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We run S780's, neighbour has X9's. Running in 70+ bu wheat (assuming the X9s were is similar wheat crop) they were doing almost double what we were doing. We were limited by losses not power, dry straw but a lot of it. Was quite impressive to see those machines working.
 

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Demos last year were putting the X9 at 40% more capacity than the S790's. This year the demo's and owners are saying 2x the capacity of the X9 vs S790. If true, it is very hard to ignore 2x the capacity. Neighbors here are netting 25 ac/hr in short run fields in a 70 bushel wheat crop. That is 25 ac/hr on the clock from when they enter the field till they leave, actually rate driving must be 33-35/ac per hour to net 25. I was just jealously looking over the fence doing 15 ac/hr with my case 9250 and only averaging 11.5 acres on the clock.

Lots of straw here this year and one thing that has become very obvious is that combines travel much faster in 12" row spacing than 10" row spacing with the same yield.

Hopefully more users post how the X9's are doing as a comparison to other machines for reference.
The demo x9 demo here did not show those numbers. Not even close. 760 claas we were running since then upgraded to 8700. Did not see the x9 advantage. The simple fact that the x9 cannot be taken into different crop type and and adjusted for select crop on the fly was a back breaker (no auto rotor covers). And till you adjust with filter plates which you need to dismantle combine in order to install (not knowing that it helps solve said issue, losses or throughput). You are 40 acres ahead with the class because it can be done on the fly. Lastly have to mention the price. 200Gs differece. Money talks. Not bashing mother Deere. But we were a John Deere Green farm to the core. The decision was a clear and obvious one.
 

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The demo x9 demo here did not show those numbers. Not even close. 760 claas we were running since then upgraded to 8700. Did not see the x9 advantage. The simple fact that the x9 cannot be taken into different crop type and and adjusted for select crop on the fly was a back breaker (no auto rotor covers). And till you adjust with filter plates which you need to dismantle combine in order to install (not knowing that it helps solve said issue, losses or throughput). You are 40 acres ahead with the class because it can be done on the fly. Lastly have to mention the price. 200Gs differece. Money talks. Not bashing mother Deere. But we were a John Deere Green farm to the core. The decision was a clear and obvious one.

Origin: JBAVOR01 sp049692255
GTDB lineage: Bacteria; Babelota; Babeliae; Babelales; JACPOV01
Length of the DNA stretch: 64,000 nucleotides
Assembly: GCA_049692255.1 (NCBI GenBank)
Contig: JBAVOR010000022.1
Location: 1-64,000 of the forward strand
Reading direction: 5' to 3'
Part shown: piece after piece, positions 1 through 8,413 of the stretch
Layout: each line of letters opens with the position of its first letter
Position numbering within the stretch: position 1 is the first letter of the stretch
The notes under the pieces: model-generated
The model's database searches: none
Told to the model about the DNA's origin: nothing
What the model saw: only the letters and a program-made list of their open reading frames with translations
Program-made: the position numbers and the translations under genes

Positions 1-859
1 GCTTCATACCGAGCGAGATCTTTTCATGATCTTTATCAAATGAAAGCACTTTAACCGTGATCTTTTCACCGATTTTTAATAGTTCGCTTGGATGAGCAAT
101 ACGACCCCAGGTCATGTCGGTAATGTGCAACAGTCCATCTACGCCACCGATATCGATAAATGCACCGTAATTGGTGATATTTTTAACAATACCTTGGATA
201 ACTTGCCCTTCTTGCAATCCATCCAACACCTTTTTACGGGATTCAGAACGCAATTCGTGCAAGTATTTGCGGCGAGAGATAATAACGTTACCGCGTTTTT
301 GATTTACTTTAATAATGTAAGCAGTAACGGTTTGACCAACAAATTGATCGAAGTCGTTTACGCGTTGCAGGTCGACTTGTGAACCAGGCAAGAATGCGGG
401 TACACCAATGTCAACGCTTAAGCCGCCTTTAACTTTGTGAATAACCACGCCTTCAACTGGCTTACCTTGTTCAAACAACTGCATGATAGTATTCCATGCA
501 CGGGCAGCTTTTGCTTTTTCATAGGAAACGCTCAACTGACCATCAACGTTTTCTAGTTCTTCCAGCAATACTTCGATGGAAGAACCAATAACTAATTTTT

Once the X9 was set, how did it compare to your 760? Thanks for the review of your demo. Claas had lots of upgrades to their 8000 series, but dealer and Claas have been very poor at touring it around to demo, so no real field reports on it.

New Holland dealer been doing demos around with lots of impressed farmers.

No real info locally on the Fendt and of course Case is years behind.
 

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Once the X9 was set, how did it compare to your 760? Thanks for the review of your demo. Claas had lots of upgrades to their 8000 series, but dealer and Claas have been very poor at touring it around to demo, so no real field reports on it.

New Holland dealer been doing demos around with lots of impressed farmers.

No real info locally on the Fendt and of course Case is years behind.
In wheat once they had it set up which like I mentioned it took them some time. The 760 was around 18ac/hr x9 22ac/hr. 760 had less losses and better sample. No question It is a bigger machine and it can really go in wheat. Switched to green stem canola and that didn't go as well. Struggled to get it set up and never really could get the losses under control. 2.5 -2.8 mph if you pushed it a bit the losses went haywire. The 760 was at 3-3.5 mph. May have been the specific conditions in this particular field that made it so hard to set it? I donno. To our operators the main reasons they preferred claas is the cruise pilot and everything is adjustable from cab. Another thing I noticed and didn't like is the Deere loss monitor. Seems very slow to react and almost not in real time. But. I'm sure if you'd own one and actually get to know the machine you could get it all figured out. Hard to test a machines true capabilities in 1 day.